A group of women raising slogans of “azadi” say that since the protest has started, they are juggling household work and the protest. “There are three women in our house, and we take turns to come to the protest,” says Uzma Parveen (23), holding her six-month-old son on her lap.
Parveen goes on to claim that police on Saturday “misbehaved” with women protesters and entered the protest area where only women sit. “This administration is not respecting women who are protesting peacefully. The policemen beat up the men who were near the protest site, while they misbehaved with us. They said they will beat us up after taking off our burqa. This is not how the police should behave with peaceful protesters,” said Parveen on Saturday, while holding her six-month-old son at the protest site. Parveen is doing a course to become a librarian.
Additional Deputy Commissioner of Police Vikas Chandra Tripathi denied the allegation and said it was “not true”. “No such incident happened where women were abused. Whatever action police has taken has been recorded on video. If anyone has any video of policemen misbehaving, they should present the video to police and we will take action,” said Tripathi.
A group of children have gathered near the protest site holding roses. “We are going to give these roses to the policemen. We are extending our love to the police uncles,” says a 13-year-old girl. The policemen refused to accept the roses and ask the children and women accompanying them to go back to the protest site.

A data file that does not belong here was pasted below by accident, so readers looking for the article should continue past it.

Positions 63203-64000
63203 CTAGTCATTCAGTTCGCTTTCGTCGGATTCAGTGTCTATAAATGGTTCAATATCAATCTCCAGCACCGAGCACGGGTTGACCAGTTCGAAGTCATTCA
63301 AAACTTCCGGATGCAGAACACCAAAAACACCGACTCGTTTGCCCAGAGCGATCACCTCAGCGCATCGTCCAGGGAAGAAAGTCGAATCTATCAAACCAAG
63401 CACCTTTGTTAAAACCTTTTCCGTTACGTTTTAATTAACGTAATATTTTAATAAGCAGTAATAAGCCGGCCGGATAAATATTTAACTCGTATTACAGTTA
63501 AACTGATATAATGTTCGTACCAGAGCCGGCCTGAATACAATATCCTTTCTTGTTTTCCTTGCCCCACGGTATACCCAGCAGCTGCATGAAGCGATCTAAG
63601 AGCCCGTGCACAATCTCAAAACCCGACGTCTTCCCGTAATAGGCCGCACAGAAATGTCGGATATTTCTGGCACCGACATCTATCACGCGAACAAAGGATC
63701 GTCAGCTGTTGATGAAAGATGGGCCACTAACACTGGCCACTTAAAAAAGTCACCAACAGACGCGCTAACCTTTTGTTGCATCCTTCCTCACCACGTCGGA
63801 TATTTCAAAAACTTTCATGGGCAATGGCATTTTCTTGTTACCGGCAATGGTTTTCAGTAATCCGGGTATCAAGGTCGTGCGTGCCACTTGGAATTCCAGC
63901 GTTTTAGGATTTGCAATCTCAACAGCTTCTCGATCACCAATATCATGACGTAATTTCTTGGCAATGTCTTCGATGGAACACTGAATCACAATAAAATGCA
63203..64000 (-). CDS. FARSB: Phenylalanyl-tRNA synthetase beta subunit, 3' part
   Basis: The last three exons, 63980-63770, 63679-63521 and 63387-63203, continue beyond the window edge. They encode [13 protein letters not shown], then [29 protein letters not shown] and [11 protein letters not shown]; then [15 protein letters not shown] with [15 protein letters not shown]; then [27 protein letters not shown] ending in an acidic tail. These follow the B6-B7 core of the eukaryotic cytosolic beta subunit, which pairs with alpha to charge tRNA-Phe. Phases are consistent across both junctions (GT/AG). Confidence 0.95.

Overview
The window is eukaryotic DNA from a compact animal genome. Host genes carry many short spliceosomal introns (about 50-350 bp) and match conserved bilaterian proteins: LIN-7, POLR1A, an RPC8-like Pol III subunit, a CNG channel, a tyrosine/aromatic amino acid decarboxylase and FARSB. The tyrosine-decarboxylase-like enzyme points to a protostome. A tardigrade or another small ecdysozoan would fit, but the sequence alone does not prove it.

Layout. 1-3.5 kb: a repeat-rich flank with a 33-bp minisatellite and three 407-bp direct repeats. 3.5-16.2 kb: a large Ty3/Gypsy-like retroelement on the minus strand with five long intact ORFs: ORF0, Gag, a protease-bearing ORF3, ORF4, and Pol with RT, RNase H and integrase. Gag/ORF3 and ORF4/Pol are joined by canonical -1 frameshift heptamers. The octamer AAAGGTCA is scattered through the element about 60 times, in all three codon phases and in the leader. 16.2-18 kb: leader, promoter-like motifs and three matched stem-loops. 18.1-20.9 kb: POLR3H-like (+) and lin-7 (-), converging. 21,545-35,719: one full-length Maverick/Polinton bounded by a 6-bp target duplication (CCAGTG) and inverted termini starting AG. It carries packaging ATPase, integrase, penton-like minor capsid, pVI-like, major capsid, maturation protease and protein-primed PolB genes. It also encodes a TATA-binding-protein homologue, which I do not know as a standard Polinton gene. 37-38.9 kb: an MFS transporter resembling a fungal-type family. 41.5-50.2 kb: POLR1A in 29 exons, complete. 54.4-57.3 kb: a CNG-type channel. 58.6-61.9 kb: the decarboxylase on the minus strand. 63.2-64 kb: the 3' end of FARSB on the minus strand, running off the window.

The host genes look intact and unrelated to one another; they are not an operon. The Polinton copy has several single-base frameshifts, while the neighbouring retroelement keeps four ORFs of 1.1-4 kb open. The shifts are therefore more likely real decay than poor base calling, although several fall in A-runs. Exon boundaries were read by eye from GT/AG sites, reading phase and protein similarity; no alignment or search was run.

Mujahid Khan (30), who has a construction business in Chowk, is walking in with 500 packets of glucose biscuits and 200 bottles of water. “I am doing my bit for the women fighting for our country,” says Mujahid, who is accompanied by his business associate Zain (25). Mujahid hands over the food and water to his wife who is part of the protest.
Another person, who runs a restaurant in the area and did not want to be identified, has brought 150 bags of biryani from his restaurant. “Jiski jitni aukaat hai, who utni madad kar raha hai (Depending on our financial position, people are extending help to the protesters),” says the 49-year-old man, clad in a leather jacket and blue jeans. “Some are bringing tea, while some are just doing their bit by sweeping the floors,” adds the 49-year-old.